In the ruins of a place that was once a perfectly clean kitchen lies a frying pan glistening in butter and batter-coated bread. One boy and one girl, ages 14 and 17, will take up plates against one another. Only the batter-maker stands between them and breakfast.
At 17, he's slim, but strong. Three years of swimming and water polo have left him with muscles and reflexes his competitors do not share. Also, his competitors are still asleep.
The plate is already in his hands.
"How long?" he says.
His eyes never leave the spatula as it slips between the bread and butter. These are the first words of the day and I ignore them, knowing from experience that no answer will satisfy him.
There are only six slices of bread left; four in the pan and two heels in the bag. These go uneaten when bread is plentiful, in the first days after a grocery run. Not today. Especially not after they have been battered, browned and covered in imitation maple syrup. Today every piece is a prize to be fought over. The boy's eyes flicker across the nearly empty bread bag and he begins to calculate.
The stakes are higher than usual; we are running low on syrup too.
The girl's disadvantage looks insurmountable. She's younger, smaller and, being asleep, knows nothing of the bread shortage.
But the boy's face has lost none of its concentration. He takes nothing for granted. She could wake up at any minute. Also, he suspects the game is rigged. How else to explain that she seemed to know where the Girl Scout cookies were hidden? And why are her chores always so much easier?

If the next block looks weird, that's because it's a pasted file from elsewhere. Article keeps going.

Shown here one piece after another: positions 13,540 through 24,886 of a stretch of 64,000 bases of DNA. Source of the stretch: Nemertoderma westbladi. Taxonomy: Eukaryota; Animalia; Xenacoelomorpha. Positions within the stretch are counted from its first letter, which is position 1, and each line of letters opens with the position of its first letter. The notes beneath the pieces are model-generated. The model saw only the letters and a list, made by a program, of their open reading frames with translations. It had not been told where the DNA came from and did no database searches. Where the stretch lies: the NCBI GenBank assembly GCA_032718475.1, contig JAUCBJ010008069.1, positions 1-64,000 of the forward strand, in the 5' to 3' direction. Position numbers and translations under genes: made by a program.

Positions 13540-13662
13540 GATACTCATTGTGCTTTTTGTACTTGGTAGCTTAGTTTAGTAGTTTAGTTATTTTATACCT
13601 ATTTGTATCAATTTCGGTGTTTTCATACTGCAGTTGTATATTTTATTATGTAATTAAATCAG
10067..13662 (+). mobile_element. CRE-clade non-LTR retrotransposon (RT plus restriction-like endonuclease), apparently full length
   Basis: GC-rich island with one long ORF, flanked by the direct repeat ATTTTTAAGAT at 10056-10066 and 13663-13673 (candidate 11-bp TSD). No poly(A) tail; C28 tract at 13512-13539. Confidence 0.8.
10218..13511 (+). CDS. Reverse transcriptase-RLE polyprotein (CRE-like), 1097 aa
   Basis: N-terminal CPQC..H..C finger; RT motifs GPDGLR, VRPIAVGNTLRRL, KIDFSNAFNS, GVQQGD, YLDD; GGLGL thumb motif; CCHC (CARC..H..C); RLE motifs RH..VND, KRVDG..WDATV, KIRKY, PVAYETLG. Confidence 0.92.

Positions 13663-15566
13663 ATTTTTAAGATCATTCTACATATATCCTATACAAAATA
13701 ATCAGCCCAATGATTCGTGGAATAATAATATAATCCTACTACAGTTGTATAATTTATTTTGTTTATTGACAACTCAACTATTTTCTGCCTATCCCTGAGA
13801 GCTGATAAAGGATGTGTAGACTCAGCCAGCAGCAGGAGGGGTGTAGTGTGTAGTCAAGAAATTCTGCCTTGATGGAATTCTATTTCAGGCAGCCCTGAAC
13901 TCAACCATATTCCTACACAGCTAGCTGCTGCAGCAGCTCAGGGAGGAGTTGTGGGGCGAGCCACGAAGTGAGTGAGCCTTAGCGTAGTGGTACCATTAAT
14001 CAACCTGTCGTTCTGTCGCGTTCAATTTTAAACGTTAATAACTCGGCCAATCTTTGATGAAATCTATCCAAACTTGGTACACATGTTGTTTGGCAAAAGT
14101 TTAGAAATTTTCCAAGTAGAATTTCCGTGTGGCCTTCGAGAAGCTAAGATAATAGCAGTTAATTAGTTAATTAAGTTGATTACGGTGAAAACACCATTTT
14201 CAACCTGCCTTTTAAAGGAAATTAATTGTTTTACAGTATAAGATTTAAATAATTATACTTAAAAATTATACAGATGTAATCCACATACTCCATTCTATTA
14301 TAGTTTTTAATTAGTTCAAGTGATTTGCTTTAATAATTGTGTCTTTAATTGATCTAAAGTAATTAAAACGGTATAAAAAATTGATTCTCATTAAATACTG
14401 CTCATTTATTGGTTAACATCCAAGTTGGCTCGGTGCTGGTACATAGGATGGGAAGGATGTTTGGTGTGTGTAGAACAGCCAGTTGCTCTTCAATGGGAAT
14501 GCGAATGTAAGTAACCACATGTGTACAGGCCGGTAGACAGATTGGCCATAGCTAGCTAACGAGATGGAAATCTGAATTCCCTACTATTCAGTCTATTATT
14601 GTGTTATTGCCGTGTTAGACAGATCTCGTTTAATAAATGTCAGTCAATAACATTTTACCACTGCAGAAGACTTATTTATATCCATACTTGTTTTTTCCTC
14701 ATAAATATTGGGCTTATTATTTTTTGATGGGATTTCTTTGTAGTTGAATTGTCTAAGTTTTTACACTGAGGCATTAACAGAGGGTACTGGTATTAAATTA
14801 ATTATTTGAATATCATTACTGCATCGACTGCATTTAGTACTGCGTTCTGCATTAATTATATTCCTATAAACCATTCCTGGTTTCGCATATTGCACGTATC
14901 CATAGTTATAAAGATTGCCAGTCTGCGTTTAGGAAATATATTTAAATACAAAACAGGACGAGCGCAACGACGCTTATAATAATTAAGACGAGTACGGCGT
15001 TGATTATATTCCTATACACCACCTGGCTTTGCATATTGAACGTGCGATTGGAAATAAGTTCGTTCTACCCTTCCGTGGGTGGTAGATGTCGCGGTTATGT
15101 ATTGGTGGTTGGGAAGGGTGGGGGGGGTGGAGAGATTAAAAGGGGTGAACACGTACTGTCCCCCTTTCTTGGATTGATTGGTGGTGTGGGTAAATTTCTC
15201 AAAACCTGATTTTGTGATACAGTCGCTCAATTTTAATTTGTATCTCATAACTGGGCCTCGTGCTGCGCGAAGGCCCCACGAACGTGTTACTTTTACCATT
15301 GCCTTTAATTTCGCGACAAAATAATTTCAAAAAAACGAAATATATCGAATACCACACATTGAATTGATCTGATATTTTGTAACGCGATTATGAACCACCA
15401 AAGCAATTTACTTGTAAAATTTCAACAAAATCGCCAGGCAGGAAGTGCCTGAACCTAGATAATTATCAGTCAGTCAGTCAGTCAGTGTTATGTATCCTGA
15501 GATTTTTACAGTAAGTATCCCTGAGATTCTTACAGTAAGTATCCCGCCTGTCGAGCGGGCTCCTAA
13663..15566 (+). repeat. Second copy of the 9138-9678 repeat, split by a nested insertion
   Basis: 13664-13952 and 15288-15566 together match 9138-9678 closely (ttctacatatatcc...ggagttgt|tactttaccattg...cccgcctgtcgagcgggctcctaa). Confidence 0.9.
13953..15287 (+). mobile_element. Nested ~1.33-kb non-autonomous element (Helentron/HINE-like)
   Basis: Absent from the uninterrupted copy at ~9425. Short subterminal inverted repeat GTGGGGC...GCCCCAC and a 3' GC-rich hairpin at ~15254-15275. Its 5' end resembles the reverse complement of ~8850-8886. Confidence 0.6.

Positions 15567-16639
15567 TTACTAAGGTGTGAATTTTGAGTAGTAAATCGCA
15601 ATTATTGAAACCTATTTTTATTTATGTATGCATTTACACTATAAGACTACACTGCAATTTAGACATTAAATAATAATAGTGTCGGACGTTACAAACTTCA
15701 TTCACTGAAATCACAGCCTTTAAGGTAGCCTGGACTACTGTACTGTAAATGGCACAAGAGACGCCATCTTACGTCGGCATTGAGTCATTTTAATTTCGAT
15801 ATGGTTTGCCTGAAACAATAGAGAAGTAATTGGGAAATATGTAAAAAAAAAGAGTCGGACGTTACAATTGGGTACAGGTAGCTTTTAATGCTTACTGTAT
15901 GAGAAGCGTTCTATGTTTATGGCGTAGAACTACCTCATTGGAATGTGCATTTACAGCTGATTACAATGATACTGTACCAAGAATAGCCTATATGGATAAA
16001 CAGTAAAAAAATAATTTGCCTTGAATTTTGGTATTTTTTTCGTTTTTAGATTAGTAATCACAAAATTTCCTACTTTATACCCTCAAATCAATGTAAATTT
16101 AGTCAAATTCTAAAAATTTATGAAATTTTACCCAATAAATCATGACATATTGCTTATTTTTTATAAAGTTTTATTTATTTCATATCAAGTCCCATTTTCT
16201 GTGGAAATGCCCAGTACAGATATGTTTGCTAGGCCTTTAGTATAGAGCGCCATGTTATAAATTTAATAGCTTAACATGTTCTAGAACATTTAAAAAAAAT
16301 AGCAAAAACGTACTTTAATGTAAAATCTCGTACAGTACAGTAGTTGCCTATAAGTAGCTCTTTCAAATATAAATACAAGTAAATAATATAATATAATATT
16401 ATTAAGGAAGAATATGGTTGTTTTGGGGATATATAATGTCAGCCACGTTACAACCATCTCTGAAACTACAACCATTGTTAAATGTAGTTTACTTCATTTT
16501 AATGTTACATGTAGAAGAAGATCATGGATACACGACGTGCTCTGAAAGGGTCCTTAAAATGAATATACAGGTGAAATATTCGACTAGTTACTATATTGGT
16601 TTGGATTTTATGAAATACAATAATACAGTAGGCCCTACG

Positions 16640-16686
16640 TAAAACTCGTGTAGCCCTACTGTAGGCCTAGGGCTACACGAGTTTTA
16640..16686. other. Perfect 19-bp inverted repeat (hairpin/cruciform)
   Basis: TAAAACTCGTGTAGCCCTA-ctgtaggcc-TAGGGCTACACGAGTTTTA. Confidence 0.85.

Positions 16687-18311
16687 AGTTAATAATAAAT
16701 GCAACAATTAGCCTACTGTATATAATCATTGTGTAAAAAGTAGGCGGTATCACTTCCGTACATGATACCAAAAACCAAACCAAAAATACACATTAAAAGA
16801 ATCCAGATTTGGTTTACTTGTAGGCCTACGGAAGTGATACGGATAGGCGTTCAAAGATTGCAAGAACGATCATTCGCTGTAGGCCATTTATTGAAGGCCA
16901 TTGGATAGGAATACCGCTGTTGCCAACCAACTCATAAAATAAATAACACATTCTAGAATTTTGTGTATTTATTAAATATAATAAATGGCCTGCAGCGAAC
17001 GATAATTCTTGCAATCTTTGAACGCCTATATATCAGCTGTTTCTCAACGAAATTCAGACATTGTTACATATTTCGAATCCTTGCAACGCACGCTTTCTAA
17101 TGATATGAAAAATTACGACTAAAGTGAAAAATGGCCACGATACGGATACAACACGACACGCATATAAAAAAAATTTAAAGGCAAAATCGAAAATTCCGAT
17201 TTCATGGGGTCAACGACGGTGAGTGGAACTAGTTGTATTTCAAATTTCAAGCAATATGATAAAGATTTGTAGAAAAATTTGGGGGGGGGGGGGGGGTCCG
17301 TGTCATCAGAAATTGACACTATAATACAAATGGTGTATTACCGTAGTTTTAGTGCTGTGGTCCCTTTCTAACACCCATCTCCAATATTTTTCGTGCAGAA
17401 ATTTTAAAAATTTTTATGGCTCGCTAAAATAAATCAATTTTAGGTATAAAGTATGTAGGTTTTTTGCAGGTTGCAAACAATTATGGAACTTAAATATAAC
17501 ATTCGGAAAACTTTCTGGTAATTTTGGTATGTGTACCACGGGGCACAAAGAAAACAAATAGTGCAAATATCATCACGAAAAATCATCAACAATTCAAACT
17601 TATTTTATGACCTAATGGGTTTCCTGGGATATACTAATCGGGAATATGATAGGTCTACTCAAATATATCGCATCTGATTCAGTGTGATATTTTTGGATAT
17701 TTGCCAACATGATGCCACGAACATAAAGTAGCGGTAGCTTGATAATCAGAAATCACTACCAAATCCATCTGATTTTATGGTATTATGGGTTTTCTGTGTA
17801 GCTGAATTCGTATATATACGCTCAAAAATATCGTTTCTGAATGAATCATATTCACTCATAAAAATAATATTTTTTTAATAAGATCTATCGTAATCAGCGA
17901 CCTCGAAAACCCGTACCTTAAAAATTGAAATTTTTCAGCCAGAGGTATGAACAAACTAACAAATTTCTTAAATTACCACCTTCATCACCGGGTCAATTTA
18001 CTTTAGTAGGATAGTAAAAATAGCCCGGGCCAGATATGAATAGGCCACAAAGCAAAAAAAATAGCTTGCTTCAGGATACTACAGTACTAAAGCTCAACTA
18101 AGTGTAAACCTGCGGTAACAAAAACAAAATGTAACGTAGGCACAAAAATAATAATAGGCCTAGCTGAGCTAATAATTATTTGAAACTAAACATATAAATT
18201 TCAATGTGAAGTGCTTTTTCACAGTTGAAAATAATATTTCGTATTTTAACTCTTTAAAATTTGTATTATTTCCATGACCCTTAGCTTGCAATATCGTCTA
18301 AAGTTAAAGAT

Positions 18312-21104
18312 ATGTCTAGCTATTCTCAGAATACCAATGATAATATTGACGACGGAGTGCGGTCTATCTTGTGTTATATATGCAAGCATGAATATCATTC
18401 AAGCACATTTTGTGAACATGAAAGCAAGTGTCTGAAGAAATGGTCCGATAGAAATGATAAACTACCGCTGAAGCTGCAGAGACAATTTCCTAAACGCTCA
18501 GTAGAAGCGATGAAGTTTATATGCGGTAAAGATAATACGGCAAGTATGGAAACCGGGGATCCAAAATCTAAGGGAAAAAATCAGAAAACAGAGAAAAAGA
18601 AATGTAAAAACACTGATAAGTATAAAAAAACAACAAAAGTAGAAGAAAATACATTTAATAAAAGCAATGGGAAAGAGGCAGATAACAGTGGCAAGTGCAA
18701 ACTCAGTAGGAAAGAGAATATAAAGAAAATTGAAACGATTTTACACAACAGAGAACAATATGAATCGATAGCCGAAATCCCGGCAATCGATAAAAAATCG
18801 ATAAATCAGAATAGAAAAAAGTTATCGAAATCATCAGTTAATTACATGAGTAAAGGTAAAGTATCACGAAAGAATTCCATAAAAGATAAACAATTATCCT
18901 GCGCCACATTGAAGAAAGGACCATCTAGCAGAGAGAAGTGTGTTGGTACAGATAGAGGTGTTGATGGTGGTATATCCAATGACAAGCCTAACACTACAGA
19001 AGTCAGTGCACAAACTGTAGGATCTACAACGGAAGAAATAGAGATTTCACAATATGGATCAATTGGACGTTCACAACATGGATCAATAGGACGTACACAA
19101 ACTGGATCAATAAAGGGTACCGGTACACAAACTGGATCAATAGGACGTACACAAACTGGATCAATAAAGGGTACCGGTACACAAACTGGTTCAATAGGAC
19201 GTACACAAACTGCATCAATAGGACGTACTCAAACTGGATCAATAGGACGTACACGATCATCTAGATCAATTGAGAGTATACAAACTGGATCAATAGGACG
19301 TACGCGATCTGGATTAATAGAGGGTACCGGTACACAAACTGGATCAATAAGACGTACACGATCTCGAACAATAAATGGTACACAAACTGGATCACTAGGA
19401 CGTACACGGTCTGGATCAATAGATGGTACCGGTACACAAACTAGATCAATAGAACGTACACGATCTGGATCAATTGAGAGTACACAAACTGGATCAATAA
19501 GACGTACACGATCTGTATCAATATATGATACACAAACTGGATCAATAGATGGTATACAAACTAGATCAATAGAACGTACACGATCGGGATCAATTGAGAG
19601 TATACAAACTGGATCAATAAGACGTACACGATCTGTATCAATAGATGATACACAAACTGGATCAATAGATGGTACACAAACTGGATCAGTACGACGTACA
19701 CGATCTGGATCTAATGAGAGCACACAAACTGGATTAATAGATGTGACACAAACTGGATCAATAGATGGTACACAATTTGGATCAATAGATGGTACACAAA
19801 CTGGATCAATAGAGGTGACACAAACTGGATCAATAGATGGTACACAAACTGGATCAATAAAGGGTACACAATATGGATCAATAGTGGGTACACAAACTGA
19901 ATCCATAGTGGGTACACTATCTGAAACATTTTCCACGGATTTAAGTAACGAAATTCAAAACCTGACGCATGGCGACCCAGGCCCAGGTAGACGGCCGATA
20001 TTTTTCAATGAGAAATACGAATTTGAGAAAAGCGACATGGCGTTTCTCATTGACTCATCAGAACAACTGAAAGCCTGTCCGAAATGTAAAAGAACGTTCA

He is right to be wary. Because I also have a strategy, honed over more than decade of carving, scooping and counting out treats for the beady-eyed little forensic accountants known as "children."
I will divide the pieces evenly, leaving each player with three pieces, including one heel.
But I miscalculated by not using the heels first. Now I've got four premium pieces coming out of the pan at the same time and only one competitor with a plate in the ring.
I slide two pieces on to his plate and move on to coating the heels in batter as if I do not notice his still-waiting posture.
"What?" I say finally. "Two for you, two for your sister. And one heel apiece." He sputters, objects, says something about her not even being awake.
"It's fair," I say, for the millionth time.
His face falls and for the first time, you can see that he had really allowed himself to believe.
"You pick now to start being fair," he says in disgust.
"You're welcome," I say. I turn off the stove.
from the archives: How to feed 4 teenagers for 2 weeks for under $1 million